Fri 8 07:07a 06:39p 11:31 07:42p 06:05a Set 08:43p 5
Sat 9 07:06a 06:40p 11:34 07:43p 06:03a Set 09:45p 10
*** Start EDT ***
Sun 10 08:04a 07:41p 11:37 08:44p 07:01a Set 11:49p 17
Mon 11 08:02a 07:43p 11:40 08:46p 06:59a Set 12:54a 25
Tue 12 08:00a 07:44p 11:43 08:47p 06:57a Set 02:00a 35
Wed 13 07:58a 07:45p 11:46 08:48p 06:56a Set 03:05a 45
Thu 14 07:57a 07:47p 11:49 08:50p 06:54a F Qtr Set 04:08a 56
Fri 15 07:55a 07:48p 11:53 08:51p 06:52a Set 05:06a 67
Sat 16 07:53a 07:49p 11:56 08:52p 06:50a Set 05:58a 77
Sun 17 07:51a 07:50p 11:59 08:53p 06:48a Set 06:42a 87
Mon 18 07:49a 07:52p 12:02 08:55p 06:46a Set 07:21a 94
Tue 19 07:47a 07:53p 12:05 08:56p 06:44a Set 07:54a 98
Wed 20 07:46a 07:54p 12:08 08:57p 06:42a Full Rise 07:35p 100
Thu 21 07:44a 07:55p 12:11 08:59p 06:40a Rise 08:52p 99
Fri 22 07:42a 07:57p 12:14 09:00p 06:39a Rise 10:07p 95
Sat 23 07:40a 07:58p 12:18 09:02p 06:37a Rise 11:20p 88
Sun 24 07:38a 07:59p 12:21 09:03p 06:35a Rise 12:30a 80
Mon 25 07:36a 08:00p 12:24 09:04p 06:33a Rise 01:36a 71
Tue 26 07:34a 08:02p 12:27 09:06p 06:31a Rise 02:37a 62
Wed 27 07:33a 08:03p 12:30 09:07p 06:29a Rise 03:32a 52
Thu 28 07:31a 08:04p 12:33 09:08p 06:27a L Qtr Rise 04:20a 42
Fri 29 07:29a 08:05p 12:36 09:10p 06:25a Rise 05:02a 33
Sat 30 07:27a 08:07p 12:39 09:11p 06:23a Rise 05:38a 24
Sun 31 07:25a 08:08p 12:42 09:12p 06:21a Rise 06:09a 17

* Nautical Twilight
** Moonrise or moonset, whichever occurs between sunset and sunrise

Created using my LookingUp for DOS output as CSV.

02/27/2019 – Ephemeris – All the classical planets from antiquity are now visible

February 27, 2019 Comments off

Ephemeris for Wednesday, February 27th. Today the Sun will be up for 11 hours and 3 minutes, setting at 6:27, and it will rise tomorrow at 7:22. The Moon, 1 day past last quarter, will rise at 3:46 tomorrow morning.

Let’s look at the planets for this week. We have two evening planets visible now. Tiny and elusive Mercury should be visible low in the west from about 7 p.m. to about 7:45 p.m. It should be visible for the next few days. Binoculars are a big help in spotting it. Mars will be in the west-southwestern sky this evening and will set at 11:44 p.m. In the morning sky we have Jupiter which will rise tomorrow at 3:05 a.m. It is second to Venus in brightness. Saturn will be next to rise at 4:57 a.m. It will be to the upper right of Venus which will rise at 5:31 a.m. tomorrow. In small telescopes Saturn will show its rings and Venus will show a small slightly gibbous moon shape which will shrink and grow more full over the next months

The times given are for the Traverse City/Interlochen area of Michigan. They may be different for your location.

Addendum

Evening planets

Mars and Mercury at 7 p.m. tonight February 17, 2019. Created using Stellarium.

Morning planets

Morning planets and the Moon at 6:30 a.m. Tomorrow February 28, 2019. The actual Moon image is below. Created using Stellarium.

Binocular Moon

The moon as it might appear in binoculars tomorrow morning, February 28, 2019. Created using Stellarium.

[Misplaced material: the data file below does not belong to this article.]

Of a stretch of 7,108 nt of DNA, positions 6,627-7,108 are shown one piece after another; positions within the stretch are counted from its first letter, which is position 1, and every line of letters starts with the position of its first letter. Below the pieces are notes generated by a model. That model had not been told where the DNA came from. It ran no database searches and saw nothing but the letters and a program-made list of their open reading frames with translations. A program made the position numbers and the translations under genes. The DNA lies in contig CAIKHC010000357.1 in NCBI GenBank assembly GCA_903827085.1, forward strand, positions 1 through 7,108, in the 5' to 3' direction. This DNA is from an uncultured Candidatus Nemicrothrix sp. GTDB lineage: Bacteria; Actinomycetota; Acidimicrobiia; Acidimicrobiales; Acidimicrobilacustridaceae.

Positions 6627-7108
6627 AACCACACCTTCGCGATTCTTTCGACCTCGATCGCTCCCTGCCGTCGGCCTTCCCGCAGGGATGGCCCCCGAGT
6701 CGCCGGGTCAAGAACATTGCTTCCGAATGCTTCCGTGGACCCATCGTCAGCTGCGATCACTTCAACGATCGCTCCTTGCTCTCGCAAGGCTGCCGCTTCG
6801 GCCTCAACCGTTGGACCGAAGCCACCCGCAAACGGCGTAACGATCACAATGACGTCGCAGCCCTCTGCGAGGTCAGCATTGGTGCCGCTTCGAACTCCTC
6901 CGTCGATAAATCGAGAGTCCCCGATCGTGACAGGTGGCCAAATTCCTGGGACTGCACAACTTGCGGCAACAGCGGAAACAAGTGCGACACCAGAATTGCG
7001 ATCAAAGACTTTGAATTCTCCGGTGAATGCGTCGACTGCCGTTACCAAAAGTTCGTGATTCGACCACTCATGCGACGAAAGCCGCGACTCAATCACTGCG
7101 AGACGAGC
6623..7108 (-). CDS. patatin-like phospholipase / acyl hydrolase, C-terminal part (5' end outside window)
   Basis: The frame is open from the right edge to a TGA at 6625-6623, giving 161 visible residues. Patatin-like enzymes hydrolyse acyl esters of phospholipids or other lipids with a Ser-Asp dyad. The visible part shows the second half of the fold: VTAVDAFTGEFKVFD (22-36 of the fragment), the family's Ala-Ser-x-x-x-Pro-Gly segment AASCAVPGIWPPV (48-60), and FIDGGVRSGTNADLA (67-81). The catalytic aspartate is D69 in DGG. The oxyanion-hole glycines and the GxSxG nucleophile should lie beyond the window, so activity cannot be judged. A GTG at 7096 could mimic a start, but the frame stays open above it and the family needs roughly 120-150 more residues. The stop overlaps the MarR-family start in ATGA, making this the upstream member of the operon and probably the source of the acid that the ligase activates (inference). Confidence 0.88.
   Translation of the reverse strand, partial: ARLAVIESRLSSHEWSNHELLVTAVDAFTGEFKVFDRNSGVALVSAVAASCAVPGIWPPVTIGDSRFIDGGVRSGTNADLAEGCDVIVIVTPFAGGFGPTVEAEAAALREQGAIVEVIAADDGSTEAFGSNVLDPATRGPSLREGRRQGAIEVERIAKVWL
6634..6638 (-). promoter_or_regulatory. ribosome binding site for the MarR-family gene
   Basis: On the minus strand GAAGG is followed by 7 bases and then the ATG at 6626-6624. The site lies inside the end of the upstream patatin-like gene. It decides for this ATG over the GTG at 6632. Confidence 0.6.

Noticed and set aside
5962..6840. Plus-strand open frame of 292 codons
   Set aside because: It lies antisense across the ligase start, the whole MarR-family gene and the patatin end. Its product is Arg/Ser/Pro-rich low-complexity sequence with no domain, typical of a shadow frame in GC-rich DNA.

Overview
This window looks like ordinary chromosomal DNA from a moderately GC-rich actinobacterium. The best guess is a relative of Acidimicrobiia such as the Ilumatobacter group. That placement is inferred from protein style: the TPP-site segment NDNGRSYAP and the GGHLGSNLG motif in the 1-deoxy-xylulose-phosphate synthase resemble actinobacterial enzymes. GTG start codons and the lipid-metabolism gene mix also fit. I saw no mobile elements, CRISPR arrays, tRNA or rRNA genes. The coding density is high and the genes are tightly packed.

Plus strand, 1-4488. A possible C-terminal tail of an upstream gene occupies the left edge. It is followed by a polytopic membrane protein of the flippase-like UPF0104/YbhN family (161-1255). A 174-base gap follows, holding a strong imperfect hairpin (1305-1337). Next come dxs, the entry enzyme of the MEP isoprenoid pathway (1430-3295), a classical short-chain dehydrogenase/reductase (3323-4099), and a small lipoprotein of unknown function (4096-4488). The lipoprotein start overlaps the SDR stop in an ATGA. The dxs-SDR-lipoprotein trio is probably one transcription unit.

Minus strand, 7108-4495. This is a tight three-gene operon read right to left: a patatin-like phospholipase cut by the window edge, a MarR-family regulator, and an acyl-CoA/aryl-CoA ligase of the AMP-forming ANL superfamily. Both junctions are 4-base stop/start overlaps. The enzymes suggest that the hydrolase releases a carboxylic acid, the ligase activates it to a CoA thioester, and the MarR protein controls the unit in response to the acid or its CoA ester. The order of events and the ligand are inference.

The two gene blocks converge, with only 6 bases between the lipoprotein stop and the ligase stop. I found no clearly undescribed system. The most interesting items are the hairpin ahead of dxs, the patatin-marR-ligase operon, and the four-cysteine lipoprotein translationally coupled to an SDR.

Telescopic planets

Jupiter, Saturn and Venus with the same magnification at 6:30 a.m. tomorrow morning February 28, 2019. Ganymede is behind Jupiter at that hour. See the table of Jupiter moon events tomorrow morning. Created using Cartes du Ciel (Sky Charts).

Satellite Event Date UT EST
Ganymede Eclipse start 28 Feb 2019 06:16
Ganymede Eclipse end 28 Feb 2019 08:21 3:21 a.m.
Europa Shadow start 28 Feb 2019 11:09 6:09 a.m.
Ganymede Occultation start 28 Feb 2019 11:13 6:13 a.m.
Ganymede Occultation end 28 Feb 2019 13:23
Europa Shadow end 28 Feb 2019 13:31
Europa Transit start 28 Feb 2019 13:34
Io Eclipse start 28 Feb 2019 13:42
Europa Transit end 28 Feb 2019 15:58
Io Occultation end 28 Feb 2019 17:06

Jupiter satellites will have a busy morning.  Events with EST times are visible from Northern Michigan.  Events with UT only times are visible in other longitudes in the western hemisphere.

Times are provided by the Project Pluto:  https://www.projectpluto.com/jevent.htm.

Planets and the Moon on a single night

Planets and the Moon at sunset and sunrise of a single night starting with sunset on the right on February 27, 2019. The night ends on the left with sunrise on the 28th. Click on the image to enlarge. Created using my LookingUp program.

02/26/2019 – Ephemeris – Mercury at greatest eastern elongation from the Sun tonight

February 26, 2019 Comments off

Ephemeris for Tuesday, February 26th. Today the Sun will be up for 11 hours even, setting at 6:26, and it will rise tomorrow at 7:24. The Moon, at last quarter today, will rise at 2:49 tomorrow morning.

This evening the planet Mercury is at its greatest distance from the Sun to the east by an angle of 18 degrees. It’s called greatest eastern elongation from the Sun. Mercury has a very elliptical orbit of the Sun, and right now it’s near its closest to the Sun called perihelion, of 28.6 million miles (46.1 million km). In late winter and spring the ecliptic, the path in the sky that the planets appear near, meets the horizon at a steep angle near sunset, which allows us to see planets near and east of the Sun more easily. The same is true for the planets west of the Sun in the morning in the fall. Southern hemisphere observers see Mercury best when its is at aphelion, farthest from the Sun, 66 percent farther away.

The times given are for the Traverse City/Interlochen area of Michigan. They may be different for your location.

Addendum

Northern hemisphere elongation of Mercury in the spring.

Looking at Mercury at greatest eastern elongation tonight February 26, 2019 from Northern Michigan displaying its orbit with a transparent horizon at sunset. Notice how lopsided the orbit appears, extending farther below the horizon (green line) than above. The yellow line is the ecliptic. Created using Stellarium and GIMP.

The next greatest elongation of Mercury is the western elongation on April 11, 2019. Here we are looking at it from the southern hemisphere, where it’s autumn displaying its orbit with a transparent horizon at sunrise. Notice how lopsided the orbit appears, extending farther above the horizon (green line) than below. The yellow line is the ecliptic. Created using Stellarium and GIMP.

Note the same is true for both northern and southern hemispheres:

Late winter and spring – planets near and east of the Sun are seen more easily after sunset.